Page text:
Music bond builds two volleyball players’ on-court chemistry

Redshirt-freshman outside hitter Dana Westfield (left) attempts to block the ball during the Owls’ win against Memphis on Sept. 24 at McGonigle Hall. | MIKE NGUYEN / THE TEMPLE NEWS

Dana Westfield didn’t know anybody when she joined the team last season.

But it didn’t take long for the redshirt-freshman outside hitter to develop a relationship with senior setter Kyra Coundourides.

Though Westfield was the team’s sole freshman in 2016, she wasn’t the Owls’ only newcomer.

Westfield and Coundourides are deciding which members of Fall Out Boy to dress up as when they go see the rock band on Oct. 29 at the Wells Fargo Center.

“We’re going all out for this,” Coundourides said. “Literally when any Fall Out Boy song comes on we sing together.”

Westfield didn’t play as a true freshman in 2016. She spent the season learning to transition into a position she “never had any real experience in,” she said, while also adapting to a new lifestyle away from home.

“I don’t know if I was ready to play last year,” Westfield said. “Making that transition from playing high school to college and going to school, there was a lot of stuff going on.”

Unlike Westfield, Coundourides already had plenty of college experience. Coundourides transferred to Temple last year after playing her first two collegiate seasons at Virginia Tech.

At Virginia Tech, Coundourides played 221 sets. She used her experience and knowledge of the college game to help Westfield get settled.

Every day after practices, Westfield said she stayed late for extra conditioning just to “be even” with the upperclassmen. Westfield was putting in the extra work, and Coundourides made sure to let her know that she was still a part of the team even though she wasn’t playing.

“Last year was definitely a growing year for her being the only freshman,” Coundourides said. “It was hard because she was brand new to the college experience and the college volleyball experience basically by herself. The one thing not only I tried to do, but everybody on the team, we just tried to make her feel included and let her know that we had her back.”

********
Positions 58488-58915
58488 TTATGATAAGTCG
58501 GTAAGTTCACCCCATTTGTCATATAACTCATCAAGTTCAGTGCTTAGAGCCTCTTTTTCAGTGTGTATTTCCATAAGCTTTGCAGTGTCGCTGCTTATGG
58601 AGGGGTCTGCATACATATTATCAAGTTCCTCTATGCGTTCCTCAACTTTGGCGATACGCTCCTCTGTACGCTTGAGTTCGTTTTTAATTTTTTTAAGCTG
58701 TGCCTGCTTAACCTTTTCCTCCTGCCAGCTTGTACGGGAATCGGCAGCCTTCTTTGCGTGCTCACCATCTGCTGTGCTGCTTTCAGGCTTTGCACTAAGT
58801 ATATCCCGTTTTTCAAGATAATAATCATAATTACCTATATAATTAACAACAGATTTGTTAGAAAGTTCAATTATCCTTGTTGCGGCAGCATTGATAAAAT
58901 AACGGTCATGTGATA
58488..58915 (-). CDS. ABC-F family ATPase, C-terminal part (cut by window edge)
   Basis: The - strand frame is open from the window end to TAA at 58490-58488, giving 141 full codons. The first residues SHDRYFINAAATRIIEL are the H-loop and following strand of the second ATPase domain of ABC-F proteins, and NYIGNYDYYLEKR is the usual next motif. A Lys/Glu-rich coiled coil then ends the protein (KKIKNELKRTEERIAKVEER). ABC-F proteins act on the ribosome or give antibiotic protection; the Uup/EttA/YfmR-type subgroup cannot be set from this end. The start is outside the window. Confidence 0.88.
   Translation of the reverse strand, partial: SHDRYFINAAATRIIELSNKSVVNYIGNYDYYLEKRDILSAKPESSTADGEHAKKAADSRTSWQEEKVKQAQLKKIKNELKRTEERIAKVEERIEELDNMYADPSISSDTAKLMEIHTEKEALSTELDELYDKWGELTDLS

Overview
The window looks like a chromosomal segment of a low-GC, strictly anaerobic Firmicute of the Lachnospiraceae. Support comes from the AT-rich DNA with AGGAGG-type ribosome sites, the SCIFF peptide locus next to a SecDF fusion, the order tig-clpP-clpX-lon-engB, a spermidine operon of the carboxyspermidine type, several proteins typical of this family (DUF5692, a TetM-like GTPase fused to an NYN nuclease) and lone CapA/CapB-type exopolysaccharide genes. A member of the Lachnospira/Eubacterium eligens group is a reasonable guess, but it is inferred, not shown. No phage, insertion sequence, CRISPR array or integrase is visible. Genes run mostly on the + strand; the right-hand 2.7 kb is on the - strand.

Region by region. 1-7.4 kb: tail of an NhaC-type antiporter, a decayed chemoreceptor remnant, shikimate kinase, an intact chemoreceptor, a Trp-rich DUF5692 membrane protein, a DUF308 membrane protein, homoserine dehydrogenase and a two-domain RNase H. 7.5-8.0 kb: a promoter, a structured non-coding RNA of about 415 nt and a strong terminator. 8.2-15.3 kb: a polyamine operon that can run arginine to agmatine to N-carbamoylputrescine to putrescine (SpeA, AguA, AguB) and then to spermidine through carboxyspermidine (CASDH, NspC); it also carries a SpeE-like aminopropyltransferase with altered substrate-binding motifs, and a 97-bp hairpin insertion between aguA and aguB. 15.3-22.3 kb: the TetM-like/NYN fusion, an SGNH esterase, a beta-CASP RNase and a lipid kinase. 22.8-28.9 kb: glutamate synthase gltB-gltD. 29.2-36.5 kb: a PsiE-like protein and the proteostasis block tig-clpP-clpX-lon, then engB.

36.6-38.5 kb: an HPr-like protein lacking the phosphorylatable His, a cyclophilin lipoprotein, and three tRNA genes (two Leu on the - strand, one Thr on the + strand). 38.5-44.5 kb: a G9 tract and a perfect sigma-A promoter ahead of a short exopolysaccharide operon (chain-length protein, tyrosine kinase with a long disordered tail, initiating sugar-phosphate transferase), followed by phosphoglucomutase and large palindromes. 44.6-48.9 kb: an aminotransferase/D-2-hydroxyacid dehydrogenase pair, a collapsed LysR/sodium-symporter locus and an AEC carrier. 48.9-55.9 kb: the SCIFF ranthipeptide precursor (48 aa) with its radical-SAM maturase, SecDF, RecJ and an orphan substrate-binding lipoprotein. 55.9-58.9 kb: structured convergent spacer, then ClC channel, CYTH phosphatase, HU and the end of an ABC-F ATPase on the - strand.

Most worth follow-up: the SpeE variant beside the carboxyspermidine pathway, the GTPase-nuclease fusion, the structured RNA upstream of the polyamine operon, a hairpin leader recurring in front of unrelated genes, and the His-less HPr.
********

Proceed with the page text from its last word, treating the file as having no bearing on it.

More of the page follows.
The extra miles Westfield ran, weights she lifted and games she studied are starting to pay off. After watching every match from the sideline last year, Westfield has transitioned into her new role as a right side hitter.

Westfield has 91 kills, which is second most on the team. The only player ahead of her is senior all-conference player Izzy Rapacz.

“Dana’s definitely grown,” Coundourides said. “It makes me smile because she was really shy and timid last year. You could tell she wasn’t being herself and…she was nervous and everything. But this year, it’s definitely awesome to see her cheering and being that loud, funny Dana that she is.”

Westfield and Coundourides grew their friendship during the 2016 season, and they learned they share some of the same music tastes. This is when the two started to bond over Fall Out Boy.

They have never seen the band play live, but they said they enjoy singing songs together like “Thnks fr th Mmrs,” “Sugar, We’re Goin Down” and “Dance, Dance.”

When they attend the Fall Out Boy concert, Coundourides wants to go dressed up as Pete Wentz, the band’s bassist. Westfield still doesn’t know who she wants to dress as.

The bond Westfield and Coundourides have built off the court makes for a trusting connection on the court, Coundourides said.

“It makes my job so much easier,” Coundourides said. “I know that if I’m out there and she makes a mistake, I can go up to her and make her laugh one time and just make her forget about it, trusting that she’s going to get the kill the next time.”

“It’s fun to be out there and physically help [the team],” Westfield said. “I’m just happy to be able to play. It’s been nice to feel like I’m contributing more to the team.”

Austin Ampeloquio
can be reached at Or you can follow Austin on Twitter @AustinPaulAmp Follow The Temple News @TheTempleNews

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